I don’t know if Battles, a feature length documentary by the Belgian director Isabelle Tollenaere, qualifies as a movie. It is three parts a meditation of what war has left behind and one part about how war is celebrated now. The final quarter in which we see balloon aircraft and tanks being sewn together and inflated in time for Russia’s Victory Day parade is by far the most successful. It is amusing, visually arresting and has depth and substance. The other three parts are essentially a write-off – and a long slog to sit through. Moreover, they don’t work well with one another and, individually are incoherent. The writer-director Paul Schrader once said that audiences would rather be confused than bored. Well, reader, I was both confused and bored.
The first section deals with the Belgian detection and decommissioning of crusted tank ordinance – the unexploded shells found embedded in the soil. The first image, of earth being turned over by a specialist machine is arresting, but the second image of the machine, which resembles a combine harvester, crossing the screen in the dark, then moving back into frame and stopping dead centre suggests a scene staged for the camera. Immediately, we are not in the realm of documentary, rather a fake equivalent. I overrode my scepticism to follow the next scene, which showed the recovered bullet-like missile rattling on the floor of the vehicle as it headed back to base. The scenes with the shell are tense as we (naturally) wonder if they might explode if mishandled. But Tollenaere is interested in their aesthetic quality – standing on one end, they look like teeth. I gradually came to the conclusion that we weren’t going to learn how these missiles are rendered safe. There is no voiceover, nothing to explain what is going on. We are intentionally distanced from what is initially tense activity. I felt my interest drain away.
In the second section, the action moves from Belgium to Latvia, as we see a group of former soldiers put members of the public through their paces in a form of military training. This is known as dark tourism – people pay to experience an activity that can (under wartime circumstances) result in death. The tourists go through boot camp and all its punishments for fun. The camera stays with the female drill sergeant, a compelling authoritarian figure, and a male colleague. Even so, watching it, I didn’t really understand that the conscripts were tourists. We never hear from them. The scenes are strikingly unrevealing and, again, the detachment leads to a growing feeling of restlessness. At one point the drill sergeant and her colleague go for a night time drive. They look out at the forest. ‘I wish I had my camera,’ she remarks. I wished she had borrowed Tollenaere’s film camera – she might have made better use of it.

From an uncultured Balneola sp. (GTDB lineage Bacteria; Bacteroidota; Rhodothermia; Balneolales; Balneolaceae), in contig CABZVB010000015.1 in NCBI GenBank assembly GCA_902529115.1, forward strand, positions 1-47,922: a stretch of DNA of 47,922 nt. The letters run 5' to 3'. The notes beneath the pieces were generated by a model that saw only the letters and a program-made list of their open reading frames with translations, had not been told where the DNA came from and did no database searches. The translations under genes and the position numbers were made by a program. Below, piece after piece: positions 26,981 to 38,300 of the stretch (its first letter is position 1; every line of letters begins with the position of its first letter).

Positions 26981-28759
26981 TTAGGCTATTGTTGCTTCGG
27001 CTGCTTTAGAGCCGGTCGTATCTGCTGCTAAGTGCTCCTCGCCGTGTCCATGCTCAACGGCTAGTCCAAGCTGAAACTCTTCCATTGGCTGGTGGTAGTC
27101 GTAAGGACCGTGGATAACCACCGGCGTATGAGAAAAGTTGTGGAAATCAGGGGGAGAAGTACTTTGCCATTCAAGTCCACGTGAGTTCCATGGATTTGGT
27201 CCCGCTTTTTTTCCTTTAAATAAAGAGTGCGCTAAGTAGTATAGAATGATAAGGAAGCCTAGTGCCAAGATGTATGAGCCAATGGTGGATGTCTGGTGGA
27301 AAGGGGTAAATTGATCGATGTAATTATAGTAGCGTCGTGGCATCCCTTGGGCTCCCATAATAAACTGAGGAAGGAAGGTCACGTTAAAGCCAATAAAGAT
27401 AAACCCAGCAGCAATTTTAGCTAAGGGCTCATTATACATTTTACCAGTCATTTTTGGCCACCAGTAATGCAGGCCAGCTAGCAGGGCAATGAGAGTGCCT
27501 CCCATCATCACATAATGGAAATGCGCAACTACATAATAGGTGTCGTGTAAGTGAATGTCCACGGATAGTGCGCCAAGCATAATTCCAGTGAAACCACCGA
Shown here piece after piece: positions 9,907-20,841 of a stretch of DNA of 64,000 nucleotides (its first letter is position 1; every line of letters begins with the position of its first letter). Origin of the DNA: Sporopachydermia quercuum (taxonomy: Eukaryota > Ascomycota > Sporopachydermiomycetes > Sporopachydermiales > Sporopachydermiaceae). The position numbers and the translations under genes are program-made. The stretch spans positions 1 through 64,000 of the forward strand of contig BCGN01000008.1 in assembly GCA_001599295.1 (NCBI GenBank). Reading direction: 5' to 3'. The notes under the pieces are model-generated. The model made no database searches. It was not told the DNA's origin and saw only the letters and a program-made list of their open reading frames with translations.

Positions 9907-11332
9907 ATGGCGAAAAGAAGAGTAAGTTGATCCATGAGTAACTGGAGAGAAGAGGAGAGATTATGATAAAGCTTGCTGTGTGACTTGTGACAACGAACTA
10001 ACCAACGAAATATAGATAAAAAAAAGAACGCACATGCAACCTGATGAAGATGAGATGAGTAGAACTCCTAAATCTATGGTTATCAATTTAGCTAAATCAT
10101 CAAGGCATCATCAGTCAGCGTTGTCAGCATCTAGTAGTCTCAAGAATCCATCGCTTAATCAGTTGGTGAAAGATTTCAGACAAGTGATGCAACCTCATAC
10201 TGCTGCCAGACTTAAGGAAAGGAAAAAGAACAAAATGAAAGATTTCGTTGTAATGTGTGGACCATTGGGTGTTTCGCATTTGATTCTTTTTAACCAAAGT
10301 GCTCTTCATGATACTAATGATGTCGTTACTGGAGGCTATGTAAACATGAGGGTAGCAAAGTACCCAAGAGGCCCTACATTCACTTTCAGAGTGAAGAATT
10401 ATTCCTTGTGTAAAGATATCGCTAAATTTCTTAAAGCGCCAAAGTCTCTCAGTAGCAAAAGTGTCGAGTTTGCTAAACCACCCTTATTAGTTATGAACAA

In the third section, we find ourselves in Albania. A family use a disused bunker as a stable for their horses. In one distinctly pointless scene, a young boy watches a pop video on TV whilst an older relative sleeps. Great composition, but what does this have to do with living with the fallout of war? Tollenaere films discussions at the dining table. This family isn’t rich. They are making do. We don’t know how they survive. Frustratingly, as with the first two sections, nothing is developed. It is like a caricature stretched to tedious breaking point. Finally, we find ourselves in Russia.
The last section is stylistically similar to the first three – activities recorded impassively, without comment – but there is more going on. For starters, the life-size balloons are arresting in themselves. We also see the women who sew them together deal with the media: ‘what is the hardest thing about making these balloons?’ ‘Oh, there is no problem,’ says the old woman. It is as if criticism isn’t permitted. For the first time in the film, we see people playing a role and hiding their true feelings. The balloons themselves had a use in the Soviet era, to distract the enemy and simulate troop movement. They are also symbols of strength and patriotism. They are archaic and absurd – how could they fool anyone? Yet they are also weirdly splendid.
The final quarter is the reason to see the film, but for a good hour I felt restless. Why was the director intent on creating unpleasure. Frustrating moviegoers’ pleasure is a legitimate directorial technique but I felt here that Tollenaere was not in control of her material. A director either directs me to feel something – laugh, cry, be shocked – or think something – make connections between images and introduce unexpected parallels. All I felt watching the first hour of Battles was a mounting sense of frustration – why am I still here? Why am I still watching this? It was all I could do to stop myself walking out. I explained my feelings to the director in the post screening Q and A – I could hear my mother telling me, ‘if you don’t have anything nice to say, don’t say anything at all.’ Tollenaere apologised for me not enjoying the film. Another audience member defended the film because he was curious. I was curious too, but the film neither built to any conclusion nor sated my curiosity. It was one of the most frustrating ninety minutes I have ever spent in a cinema – Tollenaere had turned us all into dark tourists.
Reviewed at Viennale ’15 – 2015 Vienna International Film Festival – Montag 26 Oktobre, 18:00 screening, Kino Urania